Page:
Training Workshop on Investigating and Prosecuting Migrant Smuggling

03.03.2010 14:21

22 to 25 February 2010, Abuja, Nigeria

From 22 to 25 February 2010 in Abuja, Nigeria, UNODC held a Sub-Regional Training Workshop on Investigating and Prosecuting Migrant Smuggling, to test the UNODC Basic Training Manual on Investigating and Prosecuting Migrant Smuggling. The training manual is the product of a broad participatory process that involved experts from the field of law enforcement and prosecution from several regions around the world including North and West Africa. 

The main objective of the training was to strengthen capacities in investigating and prosecuting migrant smuggling through an interactive approach that allowed for exchange of experience and good practices among participants while also fostering international cooperation. A further objective of the training workshop was to receive input from participants to improve the training materials. Participants are in positions within their respective institutions to enable them to pass on their knowledge as team leaders or persons with training responsibilities.

Specifically, the Regional Training Workshop addressed the following issues:

  • Concepts and categories of migrant smuggling and related conduct
  • Role of smuggled migrants and migrant smugglers in investigations
  • Investigative approaches
  • Financial investigation
  • Covert investigative techniques
  • Intelligence
  • Legislative issues
  • International cooperation
  • Human rights

This session of training was designed from a Common Law perspective and facilitated by experienced experts from Nigeria's National Agency for Prohibition of Traffic in Persons and other related matters (NAPTIP), the US Department of Homeland Security, the US Department of Justice, ECOWAS and UNODC.

A total of 33 law enforcers, prosecutors and other experts were trained in the course of this four-day workshop, including 29 Nigerians, two Liberians and two representatives from the ECOWAS Commission. UNODC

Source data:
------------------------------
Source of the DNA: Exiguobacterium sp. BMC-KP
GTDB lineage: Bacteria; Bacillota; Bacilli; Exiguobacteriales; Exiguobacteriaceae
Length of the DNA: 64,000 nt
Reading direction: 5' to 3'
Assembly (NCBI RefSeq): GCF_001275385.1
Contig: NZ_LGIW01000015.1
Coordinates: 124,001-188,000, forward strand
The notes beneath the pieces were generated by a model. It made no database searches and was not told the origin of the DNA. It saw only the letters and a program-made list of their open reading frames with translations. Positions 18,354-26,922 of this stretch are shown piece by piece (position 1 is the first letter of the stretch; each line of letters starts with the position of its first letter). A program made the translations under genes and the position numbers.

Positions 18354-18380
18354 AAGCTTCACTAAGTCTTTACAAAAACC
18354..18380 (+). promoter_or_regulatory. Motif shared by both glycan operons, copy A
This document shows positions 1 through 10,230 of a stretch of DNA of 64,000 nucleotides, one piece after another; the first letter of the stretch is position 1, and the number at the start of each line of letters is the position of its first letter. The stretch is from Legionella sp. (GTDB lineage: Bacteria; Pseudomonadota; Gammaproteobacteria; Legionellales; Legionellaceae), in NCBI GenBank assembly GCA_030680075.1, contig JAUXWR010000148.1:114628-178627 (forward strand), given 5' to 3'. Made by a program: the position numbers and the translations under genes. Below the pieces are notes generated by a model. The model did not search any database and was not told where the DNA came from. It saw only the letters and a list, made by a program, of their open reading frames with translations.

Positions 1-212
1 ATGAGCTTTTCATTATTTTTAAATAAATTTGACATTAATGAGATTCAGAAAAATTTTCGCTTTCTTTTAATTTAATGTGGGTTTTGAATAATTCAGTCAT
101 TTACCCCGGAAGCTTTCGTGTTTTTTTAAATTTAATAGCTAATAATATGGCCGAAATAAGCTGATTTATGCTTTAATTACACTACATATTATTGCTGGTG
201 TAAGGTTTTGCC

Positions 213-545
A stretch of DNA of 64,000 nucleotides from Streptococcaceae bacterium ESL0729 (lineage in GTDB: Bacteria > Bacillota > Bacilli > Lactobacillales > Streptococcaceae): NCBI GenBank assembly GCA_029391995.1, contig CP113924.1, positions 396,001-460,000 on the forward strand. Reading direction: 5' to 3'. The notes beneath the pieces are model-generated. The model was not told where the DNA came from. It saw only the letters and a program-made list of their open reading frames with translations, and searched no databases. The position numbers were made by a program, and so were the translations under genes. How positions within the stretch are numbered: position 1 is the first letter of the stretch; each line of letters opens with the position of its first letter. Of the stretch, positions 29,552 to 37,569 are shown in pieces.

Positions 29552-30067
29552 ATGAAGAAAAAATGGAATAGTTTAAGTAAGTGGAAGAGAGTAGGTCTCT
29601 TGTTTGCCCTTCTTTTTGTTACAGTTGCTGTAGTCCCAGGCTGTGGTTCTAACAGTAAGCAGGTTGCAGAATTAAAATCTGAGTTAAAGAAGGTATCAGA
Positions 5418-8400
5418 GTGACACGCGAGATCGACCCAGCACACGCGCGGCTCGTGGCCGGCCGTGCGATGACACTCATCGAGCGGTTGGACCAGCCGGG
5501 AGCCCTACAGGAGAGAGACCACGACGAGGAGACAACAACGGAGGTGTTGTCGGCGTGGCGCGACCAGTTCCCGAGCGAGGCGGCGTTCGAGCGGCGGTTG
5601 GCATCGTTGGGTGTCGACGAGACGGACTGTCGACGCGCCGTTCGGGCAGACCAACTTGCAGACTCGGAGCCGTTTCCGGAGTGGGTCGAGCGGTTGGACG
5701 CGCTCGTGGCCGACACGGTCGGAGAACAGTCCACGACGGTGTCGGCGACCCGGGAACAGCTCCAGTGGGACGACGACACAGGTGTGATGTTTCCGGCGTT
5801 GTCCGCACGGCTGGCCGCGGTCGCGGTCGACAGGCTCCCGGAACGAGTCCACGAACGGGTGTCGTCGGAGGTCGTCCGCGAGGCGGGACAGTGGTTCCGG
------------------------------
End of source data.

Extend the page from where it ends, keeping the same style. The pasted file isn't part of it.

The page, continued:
Debbie Marulanda


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"Commitment is what transforms a promise into reality. It is the words that speak boldly of your intentions and the actions which speak louder than words. It is making the time when there is none. It is coming through time after time, year after year. Commitment is the stuff character is made of, the power to change the face of things. It is the triumph of integrity over skepticism".

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Helping victims of human trafficking is as simple as talking to a friend. Host an event and invite the community to discuss the exploitation of human beings. At this campaign, we are eager to spread the word and we'd like to talk at any community event about human trafficking and victim identification.

For more information, contact us at


Trafficking in Persons Report 2016


Date: 06/30/2016 Description: Trafficking in Persons Report 2016. - State Dept Image











PDF Format

-Trafficking in Persons Report 2016 -- Complete Report (PDF)
-Introductory Material (PDF)
-Country Narratives: A-C (PDF)
-Country Narratives: D-I (PDF)
-Country Narratives: J-M (PDF)
-Country Narratives: N-S (PDF)
-Country Narratives: T-Z and Special Case (PDF)
-Relevant International Conventions/Closing Material (PDF)




These are some of the things you can do to help fight human trafficking:

Be informed! Educate yourself about human trafficking by reading about it. Follow events in the news. Keep your eyes open - human trafficking is happening all around us.

Raise awareness! Talk to friends, family and colleagues. You could even start talking to your local politicians and authorities.

Get involved! Participate in an anti-trafficking movement in your area and get involved in its activities and campaigns (e.g. hold events, distribute posters, leaflets etc.) in your neighborhood and in schools.

Encourage businesses! Be a responsible consumer! Inform yourself on the labour policies of companies to ensure their products are free from slave labour and other forms of exploitation. If possible, buy fair trade products.

Seek support! If you suspect that someone has been trafficked report it to the institutions or assistance facilities dealing with human trafficking in your area.


Office to Monitor and

Combat Trafficking

in Persons


"It ought to concern every person, because it is a debasement of our common humanity. It ought to concern every community, because it tears at our social fabric. It ought to concern every business, because it distorts markets. It ought to concern every nation, because it endangers public health and fuels violence and organized crime. I’m talking about the injustice, the outrage, of human trafficking, which must be called by its true name -- modern slavery."

– President Barack OBAMA

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